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Luanni Ford

Online vs. In-School Learning

October 25, 2020

Online vs. In-School Learning

Personally, at this time I think that the best way for us to learn is virtual. One of the many reasons I say this is because I have an autoimmune disease (Type one diabetes), which makes my risk of getting the COVID-19 virus higher because of my weakened immune system.  

Another reason I say that virtual learning is the best option is because the entire time the COVID-19 virus has been in the United States, it’s been drilled into us to stay out of large gatherings and social distance from others. 

In my opinion going back to school is really going against the guidelines that we’ve placed to keep ourselves safe and prevent the spread of the COVID-19 virus.

Everyone that choses online school has different reasoning for this.

In an interview with USN & world report, Kathy Sievering, a recently retired school district worker, agreed with my opinion on the safety of children with health risks. 

“If the child has a health condition that increases the risk of COVID, remote learning reduces the possibility of COVID-19 exposure,” Sievering said.

This is one of the many concerns that parents and students have.  Another concern is a student contracting the COVID-19 virus at school and bringing it home to an immunocompromised family member. 

In another aspect unrelated to health concerns, some people wonder if school will be the same upon returning. 

 The districts’ Return to Learn roadmap states that desks will be socially distanced and students will not be able to touch or interact with the same materials. All science labs will be performed individually, and playing wind instruments will certainly be affected.

According to data from Education Week  74% of the 100 biggest U.S. school districts are opting to go remote-only this fall. 

When it comes to Troy High School it looks as if a majority could agree with me, with 38% percent of Troy High students choosing in school and 62% choosing online.

Even though everyone can have a different circumstance for choosing in school or online, it comes down to how much of a risk it is for you and your loved ones to take. 

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Online vs. In-School Learning

In March of 2020, the COVID-19 pandemic hit the United States, after many cases across the globe. As soon as the first few cases hit in Michigan schools began to shut down. Many students thought they would only be out for a few weeks. Those few weeks turned into a few months, and now having to start virtual learning. While some students liked the idea of online school, many find it rather challenging.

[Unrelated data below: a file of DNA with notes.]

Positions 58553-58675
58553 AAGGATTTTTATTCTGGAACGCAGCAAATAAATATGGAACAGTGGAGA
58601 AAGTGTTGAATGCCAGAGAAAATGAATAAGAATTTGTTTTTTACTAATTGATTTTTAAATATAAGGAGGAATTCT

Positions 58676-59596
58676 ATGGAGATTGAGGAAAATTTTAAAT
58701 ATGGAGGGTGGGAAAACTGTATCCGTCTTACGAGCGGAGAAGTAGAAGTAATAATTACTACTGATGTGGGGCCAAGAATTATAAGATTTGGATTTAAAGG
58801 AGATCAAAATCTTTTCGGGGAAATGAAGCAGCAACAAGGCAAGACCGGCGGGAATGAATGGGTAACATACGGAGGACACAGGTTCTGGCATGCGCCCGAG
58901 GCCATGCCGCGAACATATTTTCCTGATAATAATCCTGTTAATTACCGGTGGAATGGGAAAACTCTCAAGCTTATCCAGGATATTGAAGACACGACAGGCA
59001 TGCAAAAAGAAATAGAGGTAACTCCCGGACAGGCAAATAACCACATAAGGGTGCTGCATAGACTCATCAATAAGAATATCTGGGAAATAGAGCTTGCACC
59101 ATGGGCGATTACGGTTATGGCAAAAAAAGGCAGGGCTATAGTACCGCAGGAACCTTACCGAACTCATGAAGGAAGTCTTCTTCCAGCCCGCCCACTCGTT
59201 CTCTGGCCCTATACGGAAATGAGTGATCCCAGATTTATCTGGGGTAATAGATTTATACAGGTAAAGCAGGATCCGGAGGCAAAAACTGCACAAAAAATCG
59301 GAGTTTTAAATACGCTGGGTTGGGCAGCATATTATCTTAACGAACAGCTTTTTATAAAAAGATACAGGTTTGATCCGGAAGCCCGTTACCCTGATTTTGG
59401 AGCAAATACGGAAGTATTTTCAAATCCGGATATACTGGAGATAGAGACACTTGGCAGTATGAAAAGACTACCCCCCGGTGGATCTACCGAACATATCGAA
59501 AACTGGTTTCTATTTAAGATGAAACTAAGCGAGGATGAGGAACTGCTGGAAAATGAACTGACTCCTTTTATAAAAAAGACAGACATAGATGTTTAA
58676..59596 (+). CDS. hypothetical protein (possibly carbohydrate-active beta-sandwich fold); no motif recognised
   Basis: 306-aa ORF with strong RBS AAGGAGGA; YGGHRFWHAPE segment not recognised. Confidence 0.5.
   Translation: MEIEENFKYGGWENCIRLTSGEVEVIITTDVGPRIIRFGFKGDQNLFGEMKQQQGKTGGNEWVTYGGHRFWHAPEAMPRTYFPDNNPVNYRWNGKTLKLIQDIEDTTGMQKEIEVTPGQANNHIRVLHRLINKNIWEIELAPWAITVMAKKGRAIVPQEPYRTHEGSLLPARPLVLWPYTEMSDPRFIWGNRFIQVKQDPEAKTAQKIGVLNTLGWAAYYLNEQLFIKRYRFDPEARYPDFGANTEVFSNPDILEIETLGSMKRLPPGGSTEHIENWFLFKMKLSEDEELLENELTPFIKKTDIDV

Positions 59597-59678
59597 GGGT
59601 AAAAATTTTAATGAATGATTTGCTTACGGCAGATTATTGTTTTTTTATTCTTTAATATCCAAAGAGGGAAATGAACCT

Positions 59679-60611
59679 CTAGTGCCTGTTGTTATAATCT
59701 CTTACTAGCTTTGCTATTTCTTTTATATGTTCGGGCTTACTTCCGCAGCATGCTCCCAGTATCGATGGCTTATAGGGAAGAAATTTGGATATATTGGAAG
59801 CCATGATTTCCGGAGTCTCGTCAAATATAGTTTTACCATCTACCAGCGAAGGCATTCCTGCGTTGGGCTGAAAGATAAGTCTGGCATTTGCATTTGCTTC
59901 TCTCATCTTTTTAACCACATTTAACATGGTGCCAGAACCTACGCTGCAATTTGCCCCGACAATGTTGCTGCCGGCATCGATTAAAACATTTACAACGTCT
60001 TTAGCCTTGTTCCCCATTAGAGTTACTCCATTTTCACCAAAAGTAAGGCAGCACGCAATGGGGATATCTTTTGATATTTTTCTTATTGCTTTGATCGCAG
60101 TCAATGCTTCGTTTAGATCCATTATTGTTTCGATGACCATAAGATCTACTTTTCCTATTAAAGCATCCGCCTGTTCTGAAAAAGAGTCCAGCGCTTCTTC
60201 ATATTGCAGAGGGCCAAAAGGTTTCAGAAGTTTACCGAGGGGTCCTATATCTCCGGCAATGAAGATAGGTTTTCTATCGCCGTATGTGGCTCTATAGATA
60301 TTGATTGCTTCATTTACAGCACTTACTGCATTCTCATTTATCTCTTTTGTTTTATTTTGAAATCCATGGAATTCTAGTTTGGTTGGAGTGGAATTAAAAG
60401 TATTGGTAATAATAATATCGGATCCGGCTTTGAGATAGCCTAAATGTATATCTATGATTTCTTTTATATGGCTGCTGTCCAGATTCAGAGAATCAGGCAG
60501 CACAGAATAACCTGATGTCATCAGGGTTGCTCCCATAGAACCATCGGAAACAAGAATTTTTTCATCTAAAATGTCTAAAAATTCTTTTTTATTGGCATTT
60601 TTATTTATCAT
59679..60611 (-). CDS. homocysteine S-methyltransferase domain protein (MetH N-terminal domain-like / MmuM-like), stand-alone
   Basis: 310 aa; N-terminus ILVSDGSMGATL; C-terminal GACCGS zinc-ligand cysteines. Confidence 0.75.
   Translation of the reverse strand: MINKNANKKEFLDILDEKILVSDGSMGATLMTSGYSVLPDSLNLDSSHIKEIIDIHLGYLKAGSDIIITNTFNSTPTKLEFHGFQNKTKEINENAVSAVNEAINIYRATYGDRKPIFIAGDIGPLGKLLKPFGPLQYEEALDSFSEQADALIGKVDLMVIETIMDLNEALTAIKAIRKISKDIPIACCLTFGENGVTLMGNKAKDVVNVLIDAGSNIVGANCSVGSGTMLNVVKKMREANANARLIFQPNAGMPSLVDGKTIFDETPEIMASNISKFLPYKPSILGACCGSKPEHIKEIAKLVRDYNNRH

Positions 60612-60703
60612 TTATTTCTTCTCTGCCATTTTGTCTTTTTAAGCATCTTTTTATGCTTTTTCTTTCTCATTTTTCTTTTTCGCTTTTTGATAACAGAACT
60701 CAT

“I feel like I learn more in person than online, it’s just hard to pay attention and learn online,” said sophomore Emily VanHorne. She seemed very set on her opinion of liking in person learning more than online learning. 

Personally I prefer in-person learning for multiple reasons. At home, it’s harder to find the motivation to do and complete work, and the virtual learning environment can be distracting compared to an in school environment. At home you are surrounded by your stuff, and objects that could possibly be distracting.

In an article posted by EdSource, Student Perspectives: the pros and cons of distance learning, about the perspectives of students with online and in-school learning, 13 of the 16 students interviewed said they prefer in-school learning.  One additional reason was  the fact that it is harder to ask questions and get one on one help from your teacher. Sometimes teachers can’t get back to you in time, or answer your question how you need it to be answered.

Students are also not getting some of the social skills that are helpful in life, and it’s hard to continuously pay attention to a screen and learn the content of your class. Some students have issues focusing in general, so trying to focus in class with the distractions of being home makes it even harder to try and pay attention.

Even though many schools are not going back at full capacity, like Troy high, being back in school will be good for students’ social life, and their grades if they are struggling. As more students go back to hybrid learning, it will be interesting to see how the student opinions of online school and in person school change.

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